* Group cows within the dairy herd and feed the best-quality forages to the money makers: the early lactation or high-producing cows. Later-lactation cows have lower nutritional requirements and can consume more forage, including greater amounts of lower-quality forages.
* Incorporate more grain or fat supplements into the diet to supply more energy.
Fats include whole cottonseed, whole soybeans or other ruminally inert fat sources. Dried distillers grains most often contain 8 to 12 percent crude fat, so make sure to work with your nutritionist to provide adequate but not excessive amounts of different types of fat.
* Replace some of the lower-quality forage with commercially available forage extenders or forage/grain replacements to increase the energy density of the diet.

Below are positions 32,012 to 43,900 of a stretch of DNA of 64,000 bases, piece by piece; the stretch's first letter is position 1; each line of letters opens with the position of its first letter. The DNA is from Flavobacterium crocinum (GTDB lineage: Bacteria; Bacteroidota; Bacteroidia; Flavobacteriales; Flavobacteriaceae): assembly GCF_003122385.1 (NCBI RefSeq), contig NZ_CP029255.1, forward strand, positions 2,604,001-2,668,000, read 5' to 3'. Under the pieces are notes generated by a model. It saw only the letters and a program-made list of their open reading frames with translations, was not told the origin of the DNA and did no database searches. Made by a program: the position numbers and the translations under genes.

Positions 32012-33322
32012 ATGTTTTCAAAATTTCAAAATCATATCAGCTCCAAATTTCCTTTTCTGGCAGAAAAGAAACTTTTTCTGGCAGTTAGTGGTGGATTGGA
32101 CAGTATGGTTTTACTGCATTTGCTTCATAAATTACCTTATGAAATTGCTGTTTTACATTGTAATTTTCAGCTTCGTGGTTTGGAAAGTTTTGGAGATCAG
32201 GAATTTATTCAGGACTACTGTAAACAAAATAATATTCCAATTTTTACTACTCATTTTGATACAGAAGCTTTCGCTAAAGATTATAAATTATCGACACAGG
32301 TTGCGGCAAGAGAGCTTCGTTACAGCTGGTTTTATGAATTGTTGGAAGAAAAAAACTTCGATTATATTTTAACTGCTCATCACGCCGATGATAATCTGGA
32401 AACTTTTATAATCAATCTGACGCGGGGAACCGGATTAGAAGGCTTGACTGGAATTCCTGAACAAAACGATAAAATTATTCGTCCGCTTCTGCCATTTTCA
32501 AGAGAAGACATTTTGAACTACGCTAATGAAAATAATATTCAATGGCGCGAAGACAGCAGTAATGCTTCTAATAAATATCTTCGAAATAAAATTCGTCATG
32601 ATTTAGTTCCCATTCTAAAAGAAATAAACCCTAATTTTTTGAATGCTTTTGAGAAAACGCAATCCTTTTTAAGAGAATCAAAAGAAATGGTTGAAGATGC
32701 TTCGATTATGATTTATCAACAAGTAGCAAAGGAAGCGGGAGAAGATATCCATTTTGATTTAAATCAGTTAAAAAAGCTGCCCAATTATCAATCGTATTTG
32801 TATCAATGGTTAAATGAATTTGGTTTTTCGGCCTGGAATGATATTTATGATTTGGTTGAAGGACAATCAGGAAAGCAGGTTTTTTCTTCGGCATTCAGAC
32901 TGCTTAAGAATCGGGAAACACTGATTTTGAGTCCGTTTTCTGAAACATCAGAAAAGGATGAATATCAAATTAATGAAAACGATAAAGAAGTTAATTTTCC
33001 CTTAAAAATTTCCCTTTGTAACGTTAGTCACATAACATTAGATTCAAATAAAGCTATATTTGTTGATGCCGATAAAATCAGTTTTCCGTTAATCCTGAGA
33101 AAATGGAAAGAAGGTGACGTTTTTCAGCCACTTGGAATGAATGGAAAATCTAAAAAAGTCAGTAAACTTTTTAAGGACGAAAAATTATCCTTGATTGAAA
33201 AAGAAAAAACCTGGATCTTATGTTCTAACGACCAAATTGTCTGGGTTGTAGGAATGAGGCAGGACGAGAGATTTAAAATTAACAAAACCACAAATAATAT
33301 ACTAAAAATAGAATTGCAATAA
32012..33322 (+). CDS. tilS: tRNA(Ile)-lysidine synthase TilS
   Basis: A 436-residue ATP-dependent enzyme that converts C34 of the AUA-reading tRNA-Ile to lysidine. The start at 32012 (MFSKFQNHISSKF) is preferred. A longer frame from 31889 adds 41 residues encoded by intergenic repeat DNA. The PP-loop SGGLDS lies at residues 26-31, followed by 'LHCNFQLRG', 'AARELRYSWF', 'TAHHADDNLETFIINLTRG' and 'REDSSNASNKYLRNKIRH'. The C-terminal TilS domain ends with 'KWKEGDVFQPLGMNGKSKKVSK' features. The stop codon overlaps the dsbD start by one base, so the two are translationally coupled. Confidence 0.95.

"Producers also need to remember that wet years often mean increased incidents of plant diseases, which can result in increased concentrations of mycotoxins in hay, silage, baleage or grain," Schroeder cautions. "Specifically, you might see increased concentrations of the mycotoxins DON (deoxynivalenol or vomitoxin) and zearalenone."
DON can decrease daily feed intake in dairy cows and depress the immune system.
Zearalenone can cause poor reproductive performance and mammary gland enlargement in virgin heifers.
Producers who suspect problems should have their crop tested for the presence of mycotoxins. If mycotoxins are present, producers will need to reduce the amount of the forage or grain they feed their dairy cattle to decrease the amount of mycotoxins the animals consume.
"Work with your veterinarian and nutritionist to calculate the best way to utilize this crop," Schroeder advises.